WASHINGTON DC — Justice Ruth Bader Ginsburg died on Friday at 87-years-old from complications of metastatic pancreatic cancer, the Supreme Court announced.
Chief Justice John G. Roberts Jr. said in a statement that she will always be remembered.
“Our nation has lost a jurist of historic stature,” he said. “We at the Supreme Court have lost a cherished colleague. Today we mourn, but with confidence that future generations will remember Ruth Bader Ginsburg as we knew her — a tireless and resolute champion of justice.”
Ginsburg was born in Brooklyn, NY in 1933. She graduated from Cornell in 1954 and began law school at Harvard in 1956. She later transferred to Columbia University, where she received her law degree in 1959.
Before joining the court, Ginsburg was a leading courtroom advocate of women’s rights and taught at Rutgers and Columbia. She was also the director of the Women’s Rights Project of the American Civil Liberties Union in the 1970s, where she brought a series of cases before the court that helped establish constitutional protections against sex discrimination.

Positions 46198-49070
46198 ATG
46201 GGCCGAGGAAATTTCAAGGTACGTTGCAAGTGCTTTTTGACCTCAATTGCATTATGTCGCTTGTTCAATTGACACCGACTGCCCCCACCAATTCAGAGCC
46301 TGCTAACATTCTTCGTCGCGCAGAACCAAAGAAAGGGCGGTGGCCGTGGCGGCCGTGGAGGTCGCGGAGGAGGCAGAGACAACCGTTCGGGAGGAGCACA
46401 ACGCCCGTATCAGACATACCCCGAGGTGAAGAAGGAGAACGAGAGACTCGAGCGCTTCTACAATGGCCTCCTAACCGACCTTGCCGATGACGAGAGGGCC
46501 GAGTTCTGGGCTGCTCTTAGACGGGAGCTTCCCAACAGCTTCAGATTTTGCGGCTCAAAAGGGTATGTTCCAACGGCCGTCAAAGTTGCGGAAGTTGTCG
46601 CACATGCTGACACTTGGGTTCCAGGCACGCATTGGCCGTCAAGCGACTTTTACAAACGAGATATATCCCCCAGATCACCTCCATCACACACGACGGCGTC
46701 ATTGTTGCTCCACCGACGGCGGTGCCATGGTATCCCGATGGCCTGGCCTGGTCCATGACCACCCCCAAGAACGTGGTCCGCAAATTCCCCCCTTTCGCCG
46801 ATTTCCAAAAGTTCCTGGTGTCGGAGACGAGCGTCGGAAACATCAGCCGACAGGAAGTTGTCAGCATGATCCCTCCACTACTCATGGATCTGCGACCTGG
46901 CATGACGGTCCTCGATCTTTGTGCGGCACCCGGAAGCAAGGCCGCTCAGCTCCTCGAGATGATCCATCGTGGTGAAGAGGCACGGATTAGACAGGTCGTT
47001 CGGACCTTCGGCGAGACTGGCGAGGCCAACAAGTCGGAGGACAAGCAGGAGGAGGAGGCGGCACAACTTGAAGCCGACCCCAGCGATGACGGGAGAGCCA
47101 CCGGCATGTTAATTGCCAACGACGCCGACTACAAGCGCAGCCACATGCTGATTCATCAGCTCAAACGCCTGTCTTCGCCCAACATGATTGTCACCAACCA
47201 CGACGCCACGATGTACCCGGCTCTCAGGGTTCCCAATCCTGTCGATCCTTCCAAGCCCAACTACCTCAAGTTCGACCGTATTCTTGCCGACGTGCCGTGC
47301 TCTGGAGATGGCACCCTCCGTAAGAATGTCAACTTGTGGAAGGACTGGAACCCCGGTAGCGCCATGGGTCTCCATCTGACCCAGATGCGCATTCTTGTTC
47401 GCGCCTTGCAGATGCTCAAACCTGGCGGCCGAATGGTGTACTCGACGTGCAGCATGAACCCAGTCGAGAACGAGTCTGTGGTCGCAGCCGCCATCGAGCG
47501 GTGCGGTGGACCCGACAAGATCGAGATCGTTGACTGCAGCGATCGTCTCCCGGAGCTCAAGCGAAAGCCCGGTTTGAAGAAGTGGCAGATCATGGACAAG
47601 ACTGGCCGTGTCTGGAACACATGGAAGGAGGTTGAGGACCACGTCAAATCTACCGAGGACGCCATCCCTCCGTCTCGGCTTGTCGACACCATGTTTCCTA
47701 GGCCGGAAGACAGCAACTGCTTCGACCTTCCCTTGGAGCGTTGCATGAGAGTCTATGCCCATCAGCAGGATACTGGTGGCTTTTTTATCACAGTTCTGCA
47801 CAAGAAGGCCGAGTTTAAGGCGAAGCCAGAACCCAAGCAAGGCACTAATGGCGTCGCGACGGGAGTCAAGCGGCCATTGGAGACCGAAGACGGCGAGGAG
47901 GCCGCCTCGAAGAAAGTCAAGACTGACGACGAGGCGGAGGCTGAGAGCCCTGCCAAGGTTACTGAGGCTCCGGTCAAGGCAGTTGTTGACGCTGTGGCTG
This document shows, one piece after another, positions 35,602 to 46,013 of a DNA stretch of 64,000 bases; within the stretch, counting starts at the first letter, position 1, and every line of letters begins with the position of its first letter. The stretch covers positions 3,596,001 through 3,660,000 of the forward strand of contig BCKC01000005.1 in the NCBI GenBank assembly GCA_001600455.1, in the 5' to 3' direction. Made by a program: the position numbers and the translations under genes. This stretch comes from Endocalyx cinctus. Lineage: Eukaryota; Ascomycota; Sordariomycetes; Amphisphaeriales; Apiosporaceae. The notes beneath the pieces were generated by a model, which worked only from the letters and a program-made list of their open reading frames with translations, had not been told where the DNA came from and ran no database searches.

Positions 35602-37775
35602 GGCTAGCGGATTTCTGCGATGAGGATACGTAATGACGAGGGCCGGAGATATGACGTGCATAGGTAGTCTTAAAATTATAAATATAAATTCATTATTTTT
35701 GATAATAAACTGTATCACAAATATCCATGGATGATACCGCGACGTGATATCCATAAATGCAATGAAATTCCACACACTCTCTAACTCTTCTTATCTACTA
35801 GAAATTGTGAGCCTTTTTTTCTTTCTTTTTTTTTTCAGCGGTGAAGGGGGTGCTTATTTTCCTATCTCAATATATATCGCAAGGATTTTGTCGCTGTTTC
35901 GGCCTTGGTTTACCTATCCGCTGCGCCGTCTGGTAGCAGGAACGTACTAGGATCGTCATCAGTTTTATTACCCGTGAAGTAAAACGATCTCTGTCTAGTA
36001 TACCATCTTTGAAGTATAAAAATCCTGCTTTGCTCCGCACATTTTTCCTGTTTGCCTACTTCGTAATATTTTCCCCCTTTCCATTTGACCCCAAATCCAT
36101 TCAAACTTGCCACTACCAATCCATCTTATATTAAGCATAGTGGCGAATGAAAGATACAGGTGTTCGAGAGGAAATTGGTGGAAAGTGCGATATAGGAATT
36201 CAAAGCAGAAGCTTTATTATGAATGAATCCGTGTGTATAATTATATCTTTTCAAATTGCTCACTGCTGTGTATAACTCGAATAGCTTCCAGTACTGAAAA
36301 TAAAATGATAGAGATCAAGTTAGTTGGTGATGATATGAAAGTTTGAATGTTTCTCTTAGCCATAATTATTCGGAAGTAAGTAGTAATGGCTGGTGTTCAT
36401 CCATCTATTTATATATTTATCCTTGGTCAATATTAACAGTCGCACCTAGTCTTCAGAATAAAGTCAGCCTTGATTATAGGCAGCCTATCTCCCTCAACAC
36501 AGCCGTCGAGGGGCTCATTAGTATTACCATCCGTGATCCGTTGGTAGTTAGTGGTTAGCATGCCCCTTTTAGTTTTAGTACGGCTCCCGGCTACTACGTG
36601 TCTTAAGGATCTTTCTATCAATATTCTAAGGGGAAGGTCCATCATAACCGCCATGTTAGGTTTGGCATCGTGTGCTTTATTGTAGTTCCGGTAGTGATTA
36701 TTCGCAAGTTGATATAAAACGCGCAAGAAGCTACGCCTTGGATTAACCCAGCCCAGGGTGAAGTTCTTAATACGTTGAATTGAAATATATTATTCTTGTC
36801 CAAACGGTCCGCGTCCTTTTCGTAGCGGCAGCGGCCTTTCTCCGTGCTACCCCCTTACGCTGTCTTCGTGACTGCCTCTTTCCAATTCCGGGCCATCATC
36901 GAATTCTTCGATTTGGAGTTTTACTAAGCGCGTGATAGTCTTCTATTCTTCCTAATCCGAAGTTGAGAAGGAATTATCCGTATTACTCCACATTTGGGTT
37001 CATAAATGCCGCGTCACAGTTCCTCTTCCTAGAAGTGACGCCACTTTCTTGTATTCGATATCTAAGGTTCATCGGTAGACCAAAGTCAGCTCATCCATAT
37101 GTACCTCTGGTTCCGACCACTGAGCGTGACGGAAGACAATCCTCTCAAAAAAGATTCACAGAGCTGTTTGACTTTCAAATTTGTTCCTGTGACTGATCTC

Ginsburg often credited her mother for influencing her advocacy for women.
“My mother told me two things constantly: One was to be a lady, and the other was to be independent,” she had said in 2005 in an appearance at Duke University. “The latter was something very unusual … because for most girls growing up in the 1940s, the most important degree was not your B.A., but your ‘M.R.S.’”
Ginsburg was appointed to the Supreme Court by President Clinton in 1993 and was only the second woman justice to sit on the Supreme Court.
Despite having been diagnosed with cancer four times, and being urged to step down during the Obama administration, she refused.
“I have often said I would remain a member of the court as long as I can do the job full steam,” she had said in July. “I remain fully able to do that.”
Her death will give President Trump the opportunity to name her replacement, which could transform the court into one in which Republican appointees outnumber Democratic ones six to three.
Ginsburg is survived by her children, Jane and James.